Chris White on February 2, 2020
Officials at the National Oceanic and Atmospheric Administration lashed out at their superiors after President Donald Trump allegedly used a marker on a weather map in 2019, The New York Times reported Saturday.
Scientists within NOAA were furious after the agency criticized its own weather forecasters for fact-checking the president’s suggestion that Hurricane Dorian was on course to hit Alabama, the report noted, citing emails obtained through an open records request.
They were responding to a Sept. 6, 2019 NOAA statement reading: “The Birmingham National Weather Service’s Sunday morning tweet spoke in absolute terms that were inconsistent with probabilities from the best forecast products available at the time.”
NOAA was responding to a Sept. 1 statement on Twitter from the National Weather Service’s Birmingham, Alabama, office in which the office suggested: “Alabama will NOT see any impacts from Dorian.” It was responding to the president’s tweet suggesting the hurricane could strike Alabama.
One official said the statement shook him so much that he was close to quitting, according to the emails.
“I’m having a hard time not departing the pattern right now,” Tim Gallaudet, a retired Navy admiral who is a high-ranking official at NOAA, told John Murphy, the chief operating officer at the National Weather Service, in an email using aviation lingo for quitting.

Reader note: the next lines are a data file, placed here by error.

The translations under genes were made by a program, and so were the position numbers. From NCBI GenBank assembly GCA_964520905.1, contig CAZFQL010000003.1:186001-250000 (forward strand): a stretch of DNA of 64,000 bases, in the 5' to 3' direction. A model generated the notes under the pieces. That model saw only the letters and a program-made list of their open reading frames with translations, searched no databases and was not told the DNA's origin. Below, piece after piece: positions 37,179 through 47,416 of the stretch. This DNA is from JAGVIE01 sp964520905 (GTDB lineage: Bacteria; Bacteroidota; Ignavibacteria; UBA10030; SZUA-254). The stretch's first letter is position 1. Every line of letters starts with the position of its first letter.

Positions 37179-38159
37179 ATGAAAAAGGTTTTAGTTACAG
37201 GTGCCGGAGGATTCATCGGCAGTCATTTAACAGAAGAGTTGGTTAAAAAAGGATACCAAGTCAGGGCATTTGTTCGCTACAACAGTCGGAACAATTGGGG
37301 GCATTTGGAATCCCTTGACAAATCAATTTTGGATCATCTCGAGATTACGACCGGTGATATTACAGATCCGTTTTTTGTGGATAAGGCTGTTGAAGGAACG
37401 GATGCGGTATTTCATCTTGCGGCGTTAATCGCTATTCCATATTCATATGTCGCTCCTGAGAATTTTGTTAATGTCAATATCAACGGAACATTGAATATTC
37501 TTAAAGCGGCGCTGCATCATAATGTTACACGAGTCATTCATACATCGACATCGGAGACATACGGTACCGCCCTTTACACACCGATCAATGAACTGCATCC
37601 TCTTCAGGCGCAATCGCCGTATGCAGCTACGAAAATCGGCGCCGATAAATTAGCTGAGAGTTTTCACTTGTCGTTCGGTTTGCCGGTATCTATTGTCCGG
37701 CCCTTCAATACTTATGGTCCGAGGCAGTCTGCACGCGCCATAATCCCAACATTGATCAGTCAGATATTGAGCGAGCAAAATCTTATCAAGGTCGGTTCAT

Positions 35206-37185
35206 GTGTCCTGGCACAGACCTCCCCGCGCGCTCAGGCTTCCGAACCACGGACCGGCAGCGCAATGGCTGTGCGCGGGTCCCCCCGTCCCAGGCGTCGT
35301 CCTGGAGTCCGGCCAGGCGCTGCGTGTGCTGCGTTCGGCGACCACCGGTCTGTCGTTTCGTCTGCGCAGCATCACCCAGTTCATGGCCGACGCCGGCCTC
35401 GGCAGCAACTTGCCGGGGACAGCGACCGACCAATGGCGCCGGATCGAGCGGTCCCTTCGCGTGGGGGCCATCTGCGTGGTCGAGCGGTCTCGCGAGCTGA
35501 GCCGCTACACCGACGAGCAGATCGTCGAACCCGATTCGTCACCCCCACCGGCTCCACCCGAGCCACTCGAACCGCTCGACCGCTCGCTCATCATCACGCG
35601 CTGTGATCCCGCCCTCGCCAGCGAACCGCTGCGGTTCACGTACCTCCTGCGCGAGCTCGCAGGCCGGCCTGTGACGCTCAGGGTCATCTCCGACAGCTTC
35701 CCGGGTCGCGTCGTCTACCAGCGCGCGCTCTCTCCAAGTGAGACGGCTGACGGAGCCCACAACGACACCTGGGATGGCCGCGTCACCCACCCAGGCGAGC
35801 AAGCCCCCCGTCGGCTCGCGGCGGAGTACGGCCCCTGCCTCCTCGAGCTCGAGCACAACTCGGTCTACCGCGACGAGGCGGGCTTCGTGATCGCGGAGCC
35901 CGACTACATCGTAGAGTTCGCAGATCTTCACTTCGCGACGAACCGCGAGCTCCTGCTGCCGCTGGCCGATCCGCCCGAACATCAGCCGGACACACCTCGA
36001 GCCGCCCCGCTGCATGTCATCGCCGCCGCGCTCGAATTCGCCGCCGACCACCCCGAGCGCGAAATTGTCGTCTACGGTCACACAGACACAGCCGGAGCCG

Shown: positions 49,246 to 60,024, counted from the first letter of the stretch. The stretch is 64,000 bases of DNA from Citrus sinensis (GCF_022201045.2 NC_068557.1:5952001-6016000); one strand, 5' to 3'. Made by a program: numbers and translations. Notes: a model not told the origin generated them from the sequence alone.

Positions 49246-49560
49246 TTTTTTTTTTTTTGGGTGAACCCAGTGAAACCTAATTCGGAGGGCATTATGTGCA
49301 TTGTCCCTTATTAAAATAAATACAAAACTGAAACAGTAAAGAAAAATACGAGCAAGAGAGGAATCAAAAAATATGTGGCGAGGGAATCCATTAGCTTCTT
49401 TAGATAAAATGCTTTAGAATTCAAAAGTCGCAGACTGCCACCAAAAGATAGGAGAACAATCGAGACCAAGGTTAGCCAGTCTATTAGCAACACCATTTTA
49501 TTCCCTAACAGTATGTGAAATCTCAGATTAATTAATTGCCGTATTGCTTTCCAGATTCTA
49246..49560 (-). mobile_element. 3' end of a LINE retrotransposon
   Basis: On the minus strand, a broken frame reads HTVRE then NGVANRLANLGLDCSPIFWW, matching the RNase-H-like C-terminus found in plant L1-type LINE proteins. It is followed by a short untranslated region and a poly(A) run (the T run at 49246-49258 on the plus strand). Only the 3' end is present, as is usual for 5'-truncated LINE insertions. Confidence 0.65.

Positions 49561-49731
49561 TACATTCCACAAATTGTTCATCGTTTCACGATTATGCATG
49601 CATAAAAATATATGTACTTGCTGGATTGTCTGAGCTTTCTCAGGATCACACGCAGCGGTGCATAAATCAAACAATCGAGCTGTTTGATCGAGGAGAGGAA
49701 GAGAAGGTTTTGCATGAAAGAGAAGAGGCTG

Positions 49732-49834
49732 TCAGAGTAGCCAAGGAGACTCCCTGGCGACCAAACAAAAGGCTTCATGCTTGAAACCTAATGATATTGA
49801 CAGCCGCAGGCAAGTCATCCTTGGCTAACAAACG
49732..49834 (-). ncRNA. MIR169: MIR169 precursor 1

Murphy replied: “Hang in there, sir.”
“Is this battle to die for or better to stay and fight for what’s right. It’s latter for me … we can do more in pattern,” Murphy said in an email response after suggesting the agency needed a solid pushback to prevent the White House from politicizing science.
Other officials followed suit.
“You are not going to believe this BULL,” Maureen O’Leary, a public affairs representative at NOAA, told a colleague, according to the emails. O’Leary then relayed public comments she found asking if the White House should vet future weather forecasts.
“What’s next? Climate science is a hoax?” Craig McLean, NOAA’s acting chief scientist, asked in an email to Neil Jacobs, then the acting director of NOAA. “Flabbergasted to leave our forecasters hanging in the political wind.”
Trump nominated Jacobs in December to lead the agency.
CNN and other major media outlets criticized Trump in September 2019 for supposedly using a marker on a map to alter Dorian’s trajectory, making it appear as though the hurricane was aiming for Alabama rather than moving up the East Coast.
The president doubled down on a tweet suggesting the storm would hit Alabama after many in the media tried to correct him. He showed a map of the path of the hurricane that appeared to have been altered with a marker.
Trump’s campaign team used the incident as a type of marketing ploy and is selling fine point markers to raise money for the president’s reelection bid. The campaign reportedly sold about $50,000 worth of fine point markers as of Sept. 13, effectively piggy-backing off of Trump’s actions.
NOAA did not respond to the Daily Caller News Foundation’s request for comment.
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